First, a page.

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Location and habitat
Borama is situated in northwestern Awdal region of Somalia, in a mountainous and hilly area. It has green meadows and fields, and represents a key focal point for wildlife. The town’s unusual fertility and greenery in the largely arid countryside has attracted many animals, such as gazelles, birds and camels.
The city has a population of around 39,100 residents.
In the first half of the 20th century, Borama formed a part of the British Somaliland protectorate. It was later given district status in 1925.
In 1933, Sheikh Abdurahman Sheikh Nuur, a Qur’anic teacher and son of Borama’s qadi (judge), devised a new orthography for transcribing the Afro-Asiatic Somali language.
During the onset of World War II, the town was captured by the Italians. It was re-captured by the British the following year, in 1940.
In the post-independence period, Borama was administered as part of the official Awdal administrative region of Somalia. Since the 2000s, control of the town has been disputed between Awdal land, a proposed autonomous state, and Somaliland, a self-declared republic that is internationally recognized as an autonomous region of Somalia.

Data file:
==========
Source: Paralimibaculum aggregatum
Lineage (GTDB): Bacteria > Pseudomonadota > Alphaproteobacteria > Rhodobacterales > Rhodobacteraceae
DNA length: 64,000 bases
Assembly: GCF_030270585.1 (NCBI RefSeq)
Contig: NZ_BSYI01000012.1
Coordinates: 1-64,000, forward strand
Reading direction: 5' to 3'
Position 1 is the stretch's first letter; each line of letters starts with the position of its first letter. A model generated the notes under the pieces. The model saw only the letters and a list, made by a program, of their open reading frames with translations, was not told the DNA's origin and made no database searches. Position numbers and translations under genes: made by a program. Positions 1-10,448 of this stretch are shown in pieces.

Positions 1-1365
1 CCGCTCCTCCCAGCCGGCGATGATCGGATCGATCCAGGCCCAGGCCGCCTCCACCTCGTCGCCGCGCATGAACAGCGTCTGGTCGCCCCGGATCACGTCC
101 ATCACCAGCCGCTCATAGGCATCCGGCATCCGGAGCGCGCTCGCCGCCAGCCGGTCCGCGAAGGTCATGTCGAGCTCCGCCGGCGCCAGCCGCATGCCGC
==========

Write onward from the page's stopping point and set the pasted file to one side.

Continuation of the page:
Borama has a hot semi-arid climate.
Borama has a population of around 39,100 residents in Awdal region in which the city is situated being occupied by mostly the Gadabuursi.
Borama is the capital of the Awdal province with nine secondary schools which include:
- Aayatiin Secondary School
- Waaberi Secondary School
- Al Qalam Secondary School,
- Al Aqsa Secondary School
- Ubaya-Ibnuka’ab Secondary School
- Al Nuur Secondary School
- Aadam Isaak Secondary School
- Ali Jowhar Secondary and Hassan Ardale Secondary School.
Higher learning institutions include
- Amoud University
- Other local tertiary academies include EELO American University and SAW Community College.
- Borama Deaf School
Borama International Airport is the only airport in the Awdal region.
Public transport is by mini buses from one destination to another.